I am proud to be a Mental Health Ally and an active leader of the Mental Wellness Employee Resource Group at Accenture, where we are creating a culture to break down the stigma associated with discussing mental health challenges at work. As a Mental Health Ally, I am part of a global network of more than 8,900 Accenture people who are trained volunteers and trusted colleagues for people seeking support. Our community of Mental Health Allies is truly unique, and I find it incredibly rewarding when a colleague can benefit from Accenture’s mental well-being resources per advice from an ally. In my day-to-day, I make sure to note mental health as a meeting agenda item on team calls to check in with my colleagues and ensure they are aware of the mental health resources available to them at Accenture.
There are two leaders at Accenture who have been at the forefront of fostering an environment where Accenture people can bring their whole selves to work and be our best, both personally and professionally: Scott Cirillo, the U.S. lead of Accenture’s Mental Wellness Employee Resource Group, and Jimmy Etheredge, Accenture’s North America CEO. Great leaders are not afraid to be vulnerable, and Jimmy and Scott are two examples I strive to follow. Their actions to address mental health issues head-on have given me the courage to speak openly about my mental health challenges. I remember Jimmy describing mental health as “not just a pandemic issue, but an everyday issue.” That really resonated with me, and I hope others see “it’s ok to not be ok,” as Jimmy often says. I encourage everyone to seek the mental wellness support they need, when they need it, without hesitation.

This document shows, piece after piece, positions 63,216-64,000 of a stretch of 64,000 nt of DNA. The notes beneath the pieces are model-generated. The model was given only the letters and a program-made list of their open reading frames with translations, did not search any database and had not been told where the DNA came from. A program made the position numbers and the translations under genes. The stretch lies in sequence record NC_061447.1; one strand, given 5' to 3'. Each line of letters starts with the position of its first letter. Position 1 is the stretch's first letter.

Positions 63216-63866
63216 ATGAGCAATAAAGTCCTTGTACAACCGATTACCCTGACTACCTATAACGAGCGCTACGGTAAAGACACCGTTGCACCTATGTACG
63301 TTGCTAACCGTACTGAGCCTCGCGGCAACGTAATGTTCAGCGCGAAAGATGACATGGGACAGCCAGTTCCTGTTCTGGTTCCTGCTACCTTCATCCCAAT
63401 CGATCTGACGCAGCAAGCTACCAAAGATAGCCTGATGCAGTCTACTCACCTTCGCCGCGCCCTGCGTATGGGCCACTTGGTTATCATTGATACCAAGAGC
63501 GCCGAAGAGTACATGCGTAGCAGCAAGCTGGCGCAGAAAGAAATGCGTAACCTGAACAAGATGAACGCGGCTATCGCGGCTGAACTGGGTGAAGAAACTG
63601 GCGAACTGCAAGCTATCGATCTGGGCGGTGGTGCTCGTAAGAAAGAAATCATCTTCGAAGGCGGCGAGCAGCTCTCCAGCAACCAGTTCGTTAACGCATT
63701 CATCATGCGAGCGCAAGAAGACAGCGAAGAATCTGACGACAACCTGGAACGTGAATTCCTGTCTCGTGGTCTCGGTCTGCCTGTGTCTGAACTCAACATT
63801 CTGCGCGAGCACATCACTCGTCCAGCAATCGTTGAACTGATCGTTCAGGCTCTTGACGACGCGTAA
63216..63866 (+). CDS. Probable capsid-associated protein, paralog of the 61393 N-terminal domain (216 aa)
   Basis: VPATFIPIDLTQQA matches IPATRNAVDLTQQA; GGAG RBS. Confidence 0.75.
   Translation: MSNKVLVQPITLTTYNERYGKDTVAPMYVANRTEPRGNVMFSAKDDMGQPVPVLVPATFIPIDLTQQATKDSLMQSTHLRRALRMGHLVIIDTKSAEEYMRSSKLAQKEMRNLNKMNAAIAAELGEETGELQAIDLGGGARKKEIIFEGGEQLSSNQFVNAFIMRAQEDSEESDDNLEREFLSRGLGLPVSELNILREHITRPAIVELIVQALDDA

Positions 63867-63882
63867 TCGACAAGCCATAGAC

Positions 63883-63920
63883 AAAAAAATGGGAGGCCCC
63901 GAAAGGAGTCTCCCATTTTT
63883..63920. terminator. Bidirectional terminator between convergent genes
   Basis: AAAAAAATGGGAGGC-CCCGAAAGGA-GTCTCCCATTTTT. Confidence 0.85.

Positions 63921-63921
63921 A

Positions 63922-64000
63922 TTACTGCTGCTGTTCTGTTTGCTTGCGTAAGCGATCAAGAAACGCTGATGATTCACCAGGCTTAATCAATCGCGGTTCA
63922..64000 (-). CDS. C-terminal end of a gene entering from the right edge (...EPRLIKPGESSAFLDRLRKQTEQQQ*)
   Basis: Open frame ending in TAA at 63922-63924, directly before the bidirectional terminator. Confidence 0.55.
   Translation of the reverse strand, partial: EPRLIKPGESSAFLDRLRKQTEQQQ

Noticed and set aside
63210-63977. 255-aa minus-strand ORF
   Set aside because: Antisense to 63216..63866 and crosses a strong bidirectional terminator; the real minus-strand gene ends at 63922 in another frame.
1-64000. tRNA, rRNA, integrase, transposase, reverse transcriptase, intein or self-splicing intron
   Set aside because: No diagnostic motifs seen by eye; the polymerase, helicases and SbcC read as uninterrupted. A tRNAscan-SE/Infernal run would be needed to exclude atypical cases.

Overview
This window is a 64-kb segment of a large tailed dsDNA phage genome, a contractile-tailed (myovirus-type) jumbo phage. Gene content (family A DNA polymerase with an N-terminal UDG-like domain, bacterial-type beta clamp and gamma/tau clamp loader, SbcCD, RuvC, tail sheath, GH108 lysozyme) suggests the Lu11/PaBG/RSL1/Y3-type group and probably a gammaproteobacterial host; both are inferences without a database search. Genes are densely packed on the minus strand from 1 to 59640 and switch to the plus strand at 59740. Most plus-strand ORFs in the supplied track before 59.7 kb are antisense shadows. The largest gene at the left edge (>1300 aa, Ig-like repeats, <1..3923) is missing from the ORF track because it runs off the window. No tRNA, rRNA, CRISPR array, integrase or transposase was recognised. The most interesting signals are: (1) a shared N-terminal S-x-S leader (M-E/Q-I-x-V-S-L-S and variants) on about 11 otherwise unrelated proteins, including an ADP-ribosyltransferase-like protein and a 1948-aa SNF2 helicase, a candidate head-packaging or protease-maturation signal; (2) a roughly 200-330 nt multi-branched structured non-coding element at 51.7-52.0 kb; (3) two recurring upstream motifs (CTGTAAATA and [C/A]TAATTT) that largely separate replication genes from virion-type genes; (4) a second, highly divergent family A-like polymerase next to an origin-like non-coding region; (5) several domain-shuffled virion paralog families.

I am a big believer that everyone should have more than one thing that makes them happy. Watching my daughters play sports serves as both a mental break and a source of inspiration for me. It is rewarding to see their hard work pay off on the field and I am consistently awed when I see how they handle adversity and learn from failure. These moments bring us closer as a family. I also thrive from the teamwork and the bonding experience during the weekend tournaments. Another joy trigger for me: all things Disney! My happy place is Disneyland Resort. I also love to travel. I have a magnet on my refrigerator that says, “Once a year, go someplace you have never been before.” Dreaming about visiting a new place, whether it is 10 miles or 10,000 miles away, instills in me a sense of adventure and gives me something to look forward to.
If I could go back in time and give my younger self one piece of advice, I’d tell her that it is important to build a support system around you. Look for and align yourself with people you can trust and lean on during tough times. It is not a sign of weakness to reach out to people for help. Rather, consider it a sign of strength and courage to admit that you’re struggling and need support. You do not have to look far to build this network. They can be people you work with, or your friends or your family. For example, my parents have been a tremendous source of inspiration and positivity in my life. My dad texts me and my sister positive quotes and meditations. We have coined this “DDDOI” – “Dad’s Daily Dose of Inspiration!”